More a sketch than a fully realized portrait, Le Petit Theatre du Vieux Carre’s production of Arthur Miller’s “Death of a Salesman” is a lumbering, intermittently engaging evening of theater, where solid to exceptional performances are ultimately undone by the production’s technical elements.
Directed by Amy Boyce Holtcamp, it is a noble misfire of good intentions undermined by sloppy execution.
For the few not familiar with the play, Miller’s “Salesman” is a Saturday Evening Post cover gone terribly wrong, the American nuclear family hurtling into a ditch.
Considered one of the great dramatic achievements of the first half of the 20th century, Miller’s tale of the mental and financial unraveling of the world of salesman Willy Loman devastated audiences still flush with the victory of World War II.
Furthermore, it solidified its author’s position as one of the pre-eminent dramatists of his time.
But as audiences at Le Petit will discover, it’s a terribly difficult play to do.
Two-plus hours of uninterrupted defeat, despair and humiliation can wear down an audience and infuriate the viewer at the delusions of grandeur held by its central character.
It demands uniformly excellent acting from its cast of more than a dozen, the lightest of directorial touches and crackerjack production values.
The trick is to avoid playing “Salesman’s” descent into darkness too soon to make sure the evening’s conclusion has impact. That is just not the case here.
Hopeless almost to the point of unbearable on the page, Willy Loman’s exhaustive angst is given a further layer of desperation by actor George Sanchez. With an imposing frame and a whip crack of a voice, Sanchez is the right man in the wrong interpretation.
He and Holtcamp create a Loman who is doomed the moment the lights rise. Frenetic and gripped by a terrifying aphasia, Sanchez lurches from present failures to past lies and back again while ferociously ratcheting up the intensity. After a while, the viewer can endure no more.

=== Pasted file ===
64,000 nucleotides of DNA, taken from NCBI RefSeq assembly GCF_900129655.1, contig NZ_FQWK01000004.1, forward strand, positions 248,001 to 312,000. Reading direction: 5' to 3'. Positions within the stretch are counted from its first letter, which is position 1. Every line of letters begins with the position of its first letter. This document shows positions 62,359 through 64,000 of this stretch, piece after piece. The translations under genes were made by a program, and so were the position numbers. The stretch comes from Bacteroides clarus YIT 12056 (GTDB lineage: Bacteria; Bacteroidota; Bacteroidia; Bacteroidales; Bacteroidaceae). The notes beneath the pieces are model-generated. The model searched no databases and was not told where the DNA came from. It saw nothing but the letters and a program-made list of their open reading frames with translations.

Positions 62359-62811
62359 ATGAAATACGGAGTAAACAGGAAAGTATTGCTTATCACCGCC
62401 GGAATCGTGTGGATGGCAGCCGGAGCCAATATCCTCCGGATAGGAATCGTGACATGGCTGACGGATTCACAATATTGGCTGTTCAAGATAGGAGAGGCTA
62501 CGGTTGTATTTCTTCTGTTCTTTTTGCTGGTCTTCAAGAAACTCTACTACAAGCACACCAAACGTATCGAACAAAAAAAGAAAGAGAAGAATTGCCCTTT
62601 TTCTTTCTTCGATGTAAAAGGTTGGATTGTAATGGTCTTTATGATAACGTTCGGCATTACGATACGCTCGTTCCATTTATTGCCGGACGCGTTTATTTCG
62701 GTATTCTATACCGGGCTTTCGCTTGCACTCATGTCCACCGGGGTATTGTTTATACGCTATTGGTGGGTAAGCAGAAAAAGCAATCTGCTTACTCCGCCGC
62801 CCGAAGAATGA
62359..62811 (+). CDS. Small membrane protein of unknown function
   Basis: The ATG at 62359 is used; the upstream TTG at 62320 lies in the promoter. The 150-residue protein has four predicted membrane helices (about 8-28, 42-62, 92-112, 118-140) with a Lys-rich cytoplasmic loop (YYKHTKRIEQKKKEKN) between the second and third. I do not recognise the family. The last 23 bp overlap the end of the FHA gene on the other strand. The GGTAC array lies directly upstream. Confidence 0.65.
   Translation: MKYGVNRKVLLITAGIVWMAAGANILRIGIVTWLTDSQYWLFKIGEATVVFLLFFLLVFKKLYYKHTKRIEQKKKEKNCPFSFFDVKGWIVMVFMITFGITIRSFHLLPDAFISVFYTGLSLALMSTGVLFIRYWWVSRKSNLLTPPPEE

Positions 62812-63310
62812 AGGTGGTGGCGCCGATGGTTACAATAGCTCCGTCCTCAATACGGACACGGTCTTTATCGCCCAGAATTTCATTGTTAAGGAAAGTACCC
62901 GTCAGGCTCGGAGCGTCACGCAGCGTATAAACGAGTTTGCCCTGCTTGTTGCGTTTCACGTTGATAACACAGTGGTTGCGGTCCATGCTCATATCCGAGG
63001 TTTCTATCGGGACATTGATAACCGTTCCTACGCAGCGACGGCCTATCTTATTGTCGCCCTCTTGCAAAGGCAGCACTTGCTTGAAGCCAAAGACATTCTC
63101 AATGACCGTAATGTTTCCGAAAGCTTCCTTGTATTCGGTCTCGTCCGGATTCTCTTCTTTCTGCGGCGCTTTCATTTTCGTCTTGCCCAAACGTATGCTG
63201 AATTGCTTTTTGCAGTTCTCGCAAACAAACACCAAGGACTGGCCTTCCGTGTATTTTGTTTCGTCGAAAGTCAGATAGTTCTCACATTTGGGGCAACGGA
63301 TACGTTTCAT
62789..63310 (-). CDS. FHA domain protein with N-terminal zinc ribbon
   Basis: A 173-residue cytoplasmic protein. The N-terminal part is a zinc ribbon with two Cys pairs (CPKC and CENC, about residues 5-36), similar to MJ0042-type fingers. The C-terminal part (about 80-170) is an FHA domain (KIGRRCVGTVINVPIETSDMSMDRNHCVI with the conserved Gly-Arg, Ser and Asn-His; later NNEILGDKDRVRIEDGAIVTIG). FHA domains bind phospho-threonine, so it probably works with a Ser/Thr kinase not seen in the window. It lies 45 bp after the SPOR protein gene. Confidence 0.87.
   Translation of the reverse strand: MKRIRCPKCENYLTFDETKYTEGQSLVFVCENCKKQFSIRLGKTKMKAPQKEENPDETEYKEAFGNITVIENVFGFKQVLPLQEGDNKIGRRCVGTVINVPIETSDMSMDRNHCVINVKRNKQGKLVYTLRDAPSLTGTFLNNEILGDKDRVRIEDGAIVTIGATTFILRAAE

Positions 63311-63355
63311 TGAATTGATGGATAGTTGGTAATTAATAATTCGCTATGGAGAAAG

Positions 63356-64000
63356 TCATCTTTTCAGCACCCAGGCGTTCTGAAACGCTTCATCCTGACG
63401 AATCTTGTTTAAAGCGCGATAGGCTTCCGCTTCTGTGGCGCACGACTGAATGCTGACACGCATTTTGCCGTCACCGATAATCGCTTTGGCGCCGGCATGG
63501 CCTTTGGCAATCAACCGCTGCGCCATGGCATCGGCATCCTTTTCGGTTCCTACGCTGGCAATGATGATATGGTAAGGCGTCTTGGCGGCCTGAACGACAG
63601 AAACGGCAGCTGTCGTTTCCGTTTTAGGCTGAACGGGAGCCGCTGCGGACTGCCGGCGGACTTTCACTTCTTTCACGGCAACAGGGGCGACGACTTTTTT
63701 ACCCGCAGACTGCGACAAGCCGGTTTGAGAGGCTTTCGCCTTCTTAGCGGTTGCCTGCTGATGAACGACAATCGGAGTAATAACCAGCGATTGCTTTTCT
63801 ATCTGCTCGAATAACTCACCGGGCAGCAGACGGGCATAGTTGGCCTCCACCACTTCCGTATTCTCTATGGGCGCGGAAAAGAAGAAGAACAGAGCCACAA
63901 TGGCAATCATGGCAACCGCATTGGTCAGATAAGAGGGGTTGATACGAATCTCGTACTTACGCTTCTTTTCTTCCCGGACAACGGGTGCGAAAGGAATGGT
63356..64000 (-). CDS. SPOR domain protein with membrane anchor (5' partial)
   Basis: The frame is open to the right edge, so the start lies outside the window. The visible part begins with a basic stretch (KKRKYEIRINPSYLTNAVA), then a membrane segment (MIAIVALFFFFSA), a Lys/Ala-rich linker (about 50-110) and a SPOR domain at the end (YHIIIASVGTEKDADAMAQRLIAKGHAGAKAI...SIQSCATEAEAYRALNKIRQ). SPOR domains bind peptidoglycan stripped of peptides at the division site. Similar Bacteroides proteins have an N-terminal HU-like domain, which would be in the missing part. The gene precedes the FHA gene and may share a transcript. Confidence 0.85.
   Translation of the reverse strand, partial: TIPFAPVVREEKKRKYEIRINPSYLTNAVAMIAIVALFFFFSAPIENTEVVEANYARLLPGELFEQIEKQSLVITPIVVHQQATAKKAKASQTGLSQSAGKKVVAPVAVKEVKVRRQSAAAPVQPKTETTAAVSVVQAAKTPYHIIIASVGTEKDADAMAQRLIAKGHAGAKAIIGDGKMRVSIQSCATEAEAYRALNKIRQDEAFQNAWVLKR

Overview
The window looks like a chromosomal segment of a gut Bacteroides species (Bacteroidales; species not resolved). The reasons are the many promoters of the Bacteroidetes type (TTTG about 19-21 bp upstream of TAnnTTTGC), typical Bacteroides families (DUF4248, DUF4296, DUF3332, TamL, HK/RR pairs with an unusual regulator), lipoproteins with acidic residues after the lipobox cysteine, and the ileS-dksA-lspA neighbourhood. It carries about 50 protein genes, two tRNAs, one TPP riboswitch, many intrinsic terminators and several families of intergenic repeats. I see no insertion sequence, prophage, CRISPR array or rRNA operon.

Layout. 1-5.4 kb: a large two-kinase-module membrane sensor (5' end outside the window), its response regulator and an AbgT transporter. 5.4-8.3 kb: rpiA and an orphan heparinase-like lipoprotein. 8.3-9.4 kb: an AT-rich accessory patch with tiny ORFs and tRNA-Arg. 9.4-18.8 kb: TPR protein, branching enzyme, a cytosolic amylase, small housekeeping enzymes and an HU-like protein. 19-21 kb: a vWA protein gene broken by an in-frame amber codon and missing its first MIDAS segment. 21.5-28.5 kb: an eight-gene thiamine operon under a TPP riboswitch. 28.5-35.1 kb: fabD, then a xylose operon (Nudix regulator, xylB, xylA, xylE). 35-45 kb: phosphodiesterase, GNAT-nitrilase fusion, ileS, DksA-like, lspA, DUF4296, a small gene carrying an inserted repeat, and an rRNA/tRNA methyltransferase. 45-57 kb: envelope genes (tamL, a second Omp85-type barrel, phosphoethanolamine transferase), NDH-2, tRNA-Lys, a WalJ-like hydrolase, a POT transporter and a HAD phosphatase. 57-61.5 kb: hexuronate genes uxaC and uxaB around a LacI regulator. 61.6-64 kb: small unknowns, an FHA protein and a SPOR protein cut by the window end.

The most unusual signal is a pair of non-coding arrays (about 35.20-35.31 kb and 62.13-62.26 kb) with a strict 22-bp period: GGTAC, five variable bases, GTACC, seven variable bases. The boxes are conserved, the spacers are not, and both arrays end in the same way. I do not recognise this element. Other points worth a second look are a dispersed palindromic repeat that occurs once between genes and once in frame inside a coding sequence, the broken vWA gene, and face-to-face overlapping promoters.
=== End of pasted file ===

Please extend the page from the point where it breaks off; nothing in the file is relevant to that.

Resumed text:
Still, there are pleasures to be had. Garrett Prejean and Chris Marroy, as the Loman sons Biff and Happy, share a genuinely familial chemistry with Sanchez and Mary Pauley as the long-suffering Linda Loman. Their quartet arguments across the kitchen table are highlights of the performance.
Ron Gural as Willy’s brother Ben pops the color of every scene he enters, dispelling the imposed despondency. And supporting players Kate Kuen, Emily Russell, Andrea Watson, Matt Standley, Joel Derby and Rachel Whitman Groves all sharply define their characters within the period.
If only the technical aspects had matched their efforts, the show might be worthy of recommendation, but it is on that count where this production comes undone.
Part of the show’s unrelenting heaviness is painted on its surface by Diane Baas’ oppressively dark lighting design. The lights seem a gloomy wash, little is sculpted, and it has the effect of flattening both the staging and David Raphel’s physically impressive, but visually plain, set.
And Lindy Bruns’ costumes are the worst I have seen from a major offering in this city in some time. Colors are ill considered, accessories are either missing or misconceived, and, fatally, outfits do not always match character.
And unforgivably on more than one crucial occasion, actors’ clothes simply do not fit.
These failures undermine two performances in particular. Casey Groves and Sam Dudley, as Charley and Bernard respectively, are the productions’ gentle grace notes as the father and son that Willy achingly envies.
However, their lovely empathetic turns are almost lost in atrocious costuming.
Preparing to argue in front of the Supreme Court, Bernard is presented in an inappropriate burgundy/rust-colored suit that is too short for his frame, and even worse, Charley’s final scenes have him draped in what can only be described as a double-breasted blanket.
Only the radiant decency of both actors prevents them from being swallowed by these sartorial misfires.
Perhaps a strong producer, invisible but omnipresent, could have caught the missing details that undermine the efforts of the talent on the stage.
Like Loman himself, this “Salesman” has little room to maneuver, and its success requires attention to be paid.